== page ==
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Alcohol Infusion Recipes

Homemade alcohols and alcohol infusions are a fantastic way of impressing your dinner guests, or showing off your newfound talent to family and friends this Christmas. 


We have collected retro recipes and simpler infusions, so you can choose the recipe that best suits your tastes, and your time frame. 

Pictured: sloe gin served in a glass 

Homemade gin and vodka recipes 


These recipes will work with any clear spirit, but usually work best with gin or vodka. 


We have created a recipe with interchangeable infusions, based on your tastes. Simply follow the steps below, and add in your favourite fruit and flora. 


Ingredients: 

  • 500g fruit
  • 250g golden caster sugar
  • 1 litre gin or vodka 

 

Method:
Rinse the fruit in water, chop and prick the skins if necessary. Divide the fruit equally between two Le Parfait 1 Litre Round Clip Top Jars, then add in the gin and sugar. You can increase or decrease the amount of sugar depending on the ripeness of your fruit, and your preference. Shake the jars to mix the ingredients, then leave to stand for two to three weeks, shaking once a day to ensure the sugar dissolves. 


When you are ready to decant your gin, strain it through a sieve and a muslin cloth into a clean, dry bottle, then seal and label. We recommend the Nutley’s 1 litre fluted bottle


The gin is now ready to drink, but it will improve over time, so if you have the patience, make your gin this year to enjoy next Christmas! 


Here are our suggestions for your homemade alcohol infusions, but the possibilities are endless, so be creative! 

  • A festive favourite, sloe gin is sure to keep you toasty warm in the chilly winter months. Be sure to prick the skins of your sloes before use, to get the maximum amount of flavour.
  • Are you looking for a way to use up your bounty of rhubarb? Look no further. This simple infusion is a delicious way of using up your leftover rhubarb harvest, and can be an excellent gift for friends and family. You can even add ginger for a festive kick.  
  • Mulberries grow in abundance, so if you have some leftover berries in your freezer that you don’t know what to do with, why not consider making a fruity or festive infusion? Mulberry gin is best served with tonic, lemonade or sparkling water, depending on your preference. 
  • Damson is a really popular flavour this season, so a vodka infusion is a sure hit with friends and family this Christmas. This is best served as a Damson in Distress cocktail, just combine equal parts damson vodka and amaretto, with a squeeze of fresh lemon juice.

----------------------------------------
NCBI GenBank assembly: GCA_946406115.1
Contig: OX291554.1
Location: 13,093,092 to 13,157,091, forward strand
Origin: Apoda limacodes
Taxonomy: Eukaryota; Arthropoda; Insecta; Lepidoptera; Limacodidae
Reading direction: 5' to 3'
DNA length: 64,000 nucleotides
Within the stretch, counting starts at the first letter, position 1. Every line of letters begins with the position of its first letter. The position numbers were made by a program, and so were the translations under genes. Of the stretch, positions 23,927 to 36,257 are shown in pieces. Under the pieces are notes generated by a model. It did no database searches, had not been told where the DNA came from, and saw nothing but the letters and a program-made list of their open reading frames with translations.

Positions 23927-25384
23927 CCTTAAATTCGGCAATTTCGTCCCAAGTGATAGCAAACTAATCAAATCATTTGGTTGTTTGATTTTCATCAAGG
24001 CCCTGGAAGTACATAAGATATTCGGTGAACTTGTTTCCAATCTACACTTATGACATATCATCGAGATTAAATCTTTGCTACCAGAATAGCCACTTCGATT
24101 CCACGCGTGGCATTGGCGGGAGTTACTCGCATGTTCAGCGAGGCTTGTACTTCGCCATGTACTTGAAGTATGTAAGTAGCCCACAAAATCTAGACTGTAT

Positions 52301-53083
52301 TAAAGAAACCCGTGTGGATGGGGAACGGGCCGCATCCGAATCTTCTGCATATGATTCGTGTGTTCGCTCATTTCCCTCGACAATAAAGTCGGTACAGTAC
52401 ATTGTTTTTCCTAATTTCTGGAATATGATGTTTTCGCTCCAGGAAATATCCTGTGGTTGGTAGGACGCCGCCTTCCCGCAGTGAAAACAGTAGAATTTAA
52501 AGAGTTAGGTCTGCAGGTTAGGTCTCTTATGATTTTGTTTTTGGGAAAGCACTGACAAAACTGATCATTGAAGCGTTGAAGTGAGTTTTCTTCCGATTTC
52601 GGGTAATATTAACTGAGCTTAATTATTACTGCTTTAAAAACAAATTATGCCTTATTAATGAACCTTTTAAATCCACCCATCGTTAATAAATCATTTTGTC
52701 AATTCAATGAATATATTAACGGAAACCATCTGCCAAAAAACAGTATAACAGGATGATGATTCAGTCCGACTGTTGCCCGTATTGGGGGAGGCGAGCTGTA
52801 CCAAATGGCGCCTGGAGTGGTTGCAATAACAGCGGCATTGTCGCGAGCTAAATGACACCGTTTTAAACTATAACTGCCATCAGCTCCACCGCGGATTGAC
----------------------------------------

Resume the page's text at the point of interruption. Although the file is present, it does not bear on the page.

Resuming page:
• Gooseberries are a rare, but popular addition to an alcoholic drink, so take the opportunity to wow your dinner guests with a slightly tarter gin. This gin is best served with tonic, a splash of prosecco, or sparkling water and a few sprigs of mint. 

 


Pictured: pineapple infused rum [left] and pear and ginger infused gin [right]


Simpler infusions - 


If you don’t have much time, why not try infusing your spirits with unique and exciting flavours to brighten up your cocktails and glasses of fizz? You can even use up your leftover harvest, putting the fruits of your labour to good use. Here are some suggestions for your spirit infusions: 

  • Lemon and basil
  • Strawberry 
  • Grapefruit and jalapeno 
  • Orange
  • Christmas gin: orange, cloves and cinnamon 


Cordials -


For the non-drinkers and the drivers, we have some delicious and easy cordial recipes, which will use up your remaining harvest and brighten up a soft drink. Alternatively, you can add cordials to glasses of fizz, gin and tonics, or to your table water, for that extra something. Follow our basic recipe, adding whichever fruits or herbs you like:


Ingredients: 
500g fruit of your choosing
300g caster sugar (you can add more, or less, depending on your desired sweetness)
300ml water


Method:
Combine the sugar and water in a large saucepan, and bring to a simmer. Do not boil. Keep stirring to ensure the sugar has fully dissolved. Once the sugar has completely dissolved, add in your fruit and cook over a medium heat until the fruit is falling apart. 
Pour the mixture into sterilised bottles, using a sieve lined with muslin
Here are our flavour suggestions, let us know if you try any! 

  • Elderflower 
  • Rhubarb
  • Raspberry
  • Blackcurrant
  • Pear and ginger
  • Lemon and fennel
  • Raspberry and rosemary
  • Lavender
  • Apple and elderflower 


Vintage recipe - 
Make sure to don your gingham pinnie for this retro recipe. Making your own wine can be a long, but hugely gratifying process, especially when you serve your homemade apple wine at a dinner party or gathering. 


Ingredients:

  • 4lb apples 
  • 8 pints boiling water 
To each gallon juice:
  • 3lb sugar 
  • ½ oz yeast 
  • juice of 2 lemons 


Method: 
Cut the apples into pieces - do not peel or core. Pour over the water, pressing well to extract the apple juice. Leave for 4 days to infuse. 


Strain off the juice and measure. 


Add in the sugar, yeast and lemon juice, and leave to ferment (bubble) in a warm place (18-23 degrees Celsius).


When the bubbling ceases, stir well. Leave for a further 3 days for the sediment to settle. 


Strain through flannel or very thick muslin into a cask, filling the cask completely. If wine is not clear, it may be that the muslin you used was not thick enough, and a thicker muslin will make an immediate difference. If your wine is still cloudy after fermentation and straining, then you may have to use isinglass or egg white. 


Cork, and leave your wine to stand for 6 months. 


Pour into bottles, cork and store in a cool, dark place to mature for another few months at least. 


We’d love to hear your recipes and favourite flavours! 

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